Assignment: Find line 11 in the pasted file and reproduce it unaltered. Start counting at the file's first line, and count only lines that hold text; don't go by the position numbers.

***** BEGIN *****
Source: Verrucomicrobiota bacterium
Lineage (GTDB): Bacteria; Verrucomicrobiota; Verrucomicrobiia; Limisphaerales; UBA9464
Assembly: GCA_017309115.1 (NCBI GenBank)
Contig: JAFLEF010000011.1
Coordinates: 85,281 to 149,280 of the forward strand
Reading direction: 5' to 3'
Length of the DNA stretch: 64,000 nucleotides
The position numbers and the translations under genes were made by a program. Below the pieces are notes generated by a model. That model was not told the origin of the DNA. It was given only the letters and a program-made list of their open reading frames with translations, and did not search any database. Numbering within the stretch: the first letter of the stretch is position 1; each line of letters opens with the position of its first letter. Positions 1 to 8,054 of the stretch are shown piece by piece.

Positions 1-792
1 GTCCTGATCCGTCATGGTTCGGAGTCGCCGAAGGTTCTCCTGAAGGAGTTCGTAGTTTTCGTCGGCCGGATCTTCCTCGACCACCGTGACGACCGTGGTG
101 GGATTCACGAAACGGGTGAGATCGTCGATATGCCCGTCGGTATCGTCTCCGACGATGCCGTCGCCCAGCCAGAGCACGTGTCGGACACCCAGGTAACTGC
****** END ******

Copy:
101 GGATTCACGAAACGGGTGAGATCGTCGATATGCCCGTCGGTATCGTCTCCGACGATGCCGTCGCCCAGCCAGAGCACGTGTCGGACACCCAGGTAACTGC